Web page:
A general strategy you can try here is "respond to amateurism with professionalism". Even if it looks like he's being unreasonable (as it currently seems to you that he is), just suspend disbelief, and, in a completely non-confrontational manner, engage his questions as if they were serious:
I always appreciate constructive criticism [true statement! you don't
have to say that his was constructive, let him think what he
wants...maybe he actually did think it was]. I didn't quite
understand what led you to wonder whether I did enough testing of X.
Did you see something in the results that made you suspect this
specifically? Just want to make sure I'm not missing anything.
Thanks for your input!
Treat it exactly as if it were a sincere attempt to help, that you had a question about. It's possible (though I'm thinking you think it unlikely) that he really is sincere and has something to offer you. If so, wonderful! You get useful feedback from someone smart!
If he doesn't actually have a real question, this technique may make that obvious in a relatively non-confrontational way. Part of the value of it is that you are not simply being the victim of stalker-y behavior, but professionally and politely holding your ground. It is to be hoped that this will lessen the feeling of exasperation that would otherwise normally accompany this kind of childish bullying, if that is indeed what it turns out to be.
There are very intelligent and successful people in academia who are nevertheless woefully underdeveloped emotionally; one way this will be manifest is in the need to tear down other people who seem to be having success, or demonstrating skill, or garnering attention comparable to their own. This can catch one off guard when it's coming from a successful and respected person, because you would think that their success would be all they need to feel good about themselves. That, alas, does not turn out to be true. If it's a chronic emotional problem, you are unlikely to get him to change his behavior; hence the advice to concentrate specifically on blunting his ability to make his problem your problem.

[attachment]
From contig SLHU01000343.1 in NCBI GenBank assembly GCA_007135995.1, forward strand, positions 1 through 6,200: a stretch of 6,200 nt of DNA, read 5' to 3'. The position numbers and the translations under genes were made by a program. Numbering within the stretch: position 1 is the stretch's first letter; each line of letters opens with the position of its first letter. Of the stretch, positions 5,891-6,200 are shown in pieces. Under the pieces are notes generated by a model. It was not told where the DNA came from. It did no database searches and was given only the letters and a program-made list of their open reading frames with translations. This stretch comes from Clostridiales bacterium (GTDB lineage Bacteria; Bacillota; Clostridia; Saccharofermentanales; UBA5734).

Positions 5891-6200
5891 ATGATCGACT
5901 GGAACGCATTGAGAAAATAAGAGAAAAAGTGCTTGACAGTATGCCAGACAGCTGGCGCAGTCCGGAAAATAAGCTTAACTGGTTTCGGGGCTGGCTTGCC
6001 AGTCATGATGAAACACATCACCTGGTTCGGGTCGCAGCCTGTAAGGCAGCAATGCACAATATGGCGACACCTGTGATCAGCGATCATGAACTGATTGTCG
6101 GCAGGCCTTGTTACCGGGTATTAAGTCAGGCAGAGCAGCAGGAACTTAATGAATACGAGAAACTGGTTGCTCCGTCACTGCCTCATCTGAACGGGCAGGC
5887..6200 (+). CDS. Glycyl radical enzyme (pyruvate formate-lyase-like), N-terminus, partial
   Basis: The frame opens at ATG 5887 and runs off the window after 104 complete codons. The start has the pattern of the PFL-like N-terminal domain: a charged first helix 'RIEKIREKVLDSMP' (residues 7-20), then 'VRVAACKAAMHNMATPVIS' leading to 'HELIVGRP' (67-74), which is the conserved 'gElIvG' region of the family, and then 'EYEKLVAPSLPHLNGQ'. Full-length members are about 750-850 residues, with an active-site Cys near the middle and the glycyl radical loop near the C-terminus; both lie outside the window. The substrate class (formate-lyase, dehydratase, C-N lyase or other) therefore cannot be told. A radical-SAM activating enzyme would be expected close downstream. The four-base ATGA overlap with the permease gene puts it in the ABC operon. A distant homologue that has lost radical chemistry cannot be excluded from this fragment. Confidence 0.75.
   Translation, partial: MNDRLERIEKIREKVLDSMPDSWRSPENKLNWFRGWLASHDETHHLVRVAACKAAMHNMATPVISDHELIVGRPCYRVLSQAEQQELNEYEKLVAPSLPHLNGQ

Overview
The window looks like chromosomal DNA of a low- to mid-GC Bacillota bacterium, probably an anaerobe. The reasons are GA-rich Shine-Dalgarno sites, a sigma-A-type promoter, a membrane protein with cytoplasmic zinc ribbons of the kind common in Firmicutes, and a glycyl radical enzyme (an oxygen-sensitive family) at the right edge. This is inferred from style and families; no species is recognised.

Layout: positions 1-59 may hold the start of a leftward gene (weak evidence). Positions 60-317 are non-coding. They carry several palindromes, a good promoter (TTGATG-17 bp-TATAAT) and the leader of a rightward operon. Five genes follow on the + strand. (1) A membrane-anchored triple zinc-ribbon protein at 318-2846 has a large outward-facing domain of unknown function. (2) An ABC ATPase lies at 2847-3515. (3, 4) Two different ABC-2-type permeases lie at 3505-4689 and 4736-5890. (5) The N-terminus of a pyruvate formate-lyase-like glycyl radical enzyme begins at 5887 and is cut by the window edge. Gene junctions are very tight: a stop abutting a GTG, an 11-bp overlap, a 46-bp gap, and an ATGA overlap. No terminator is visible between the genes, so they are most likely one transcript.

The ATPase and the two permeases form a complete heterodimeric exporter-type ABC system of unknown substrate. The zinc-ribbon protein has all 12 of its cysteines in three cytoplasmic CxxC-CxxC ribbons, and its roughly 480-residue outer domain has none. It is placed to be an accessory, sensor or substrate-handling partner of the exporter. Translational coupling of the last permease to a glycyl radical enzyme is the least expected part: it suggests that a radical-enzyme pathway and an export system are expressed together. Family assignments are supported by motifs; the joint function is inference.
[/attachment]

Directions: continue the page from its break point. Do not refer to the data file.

If the cerebral approach doesn't work or becomes too time consuming, you can always set up a filter to send email from that address straight to trash....
Escalation (adding this section after your clarified and expanded examples indicate that mere polite discussion may not work here)
[Fuss level: zero] Gather evidence. You don't have to do anything with it yet. Later steps I will describe will talk about possible uses. It's just good to have in case you ever get into a he said/she said situation and need to be able to back yourself up.
Note that there is already a "fuss", to some extent. Not your doing. You can't choose to have this situation be "fussless", because the behavior is happening in public. The question is to what extent you wish to participate in the fuss.
[Fuss level: low] A body of evidence might be useful for you to have handy if you wanted to petition a site administrator to block him from contributing comments. The sites hosting your research results and facilitating discussion don't want their work compromised by trolls.
[Fuss level: medium] Does he work at an institution with a published policy regarding academic ethics? Spuriously calling into question the validity of your results seems like it would violate ethical standards. It might be enough for you to obtain a copy of the institution's standards, highlight the part that you consider him to be violating, and send that information to him, asking for him to comment on whether he agrees his behavior violates those standards.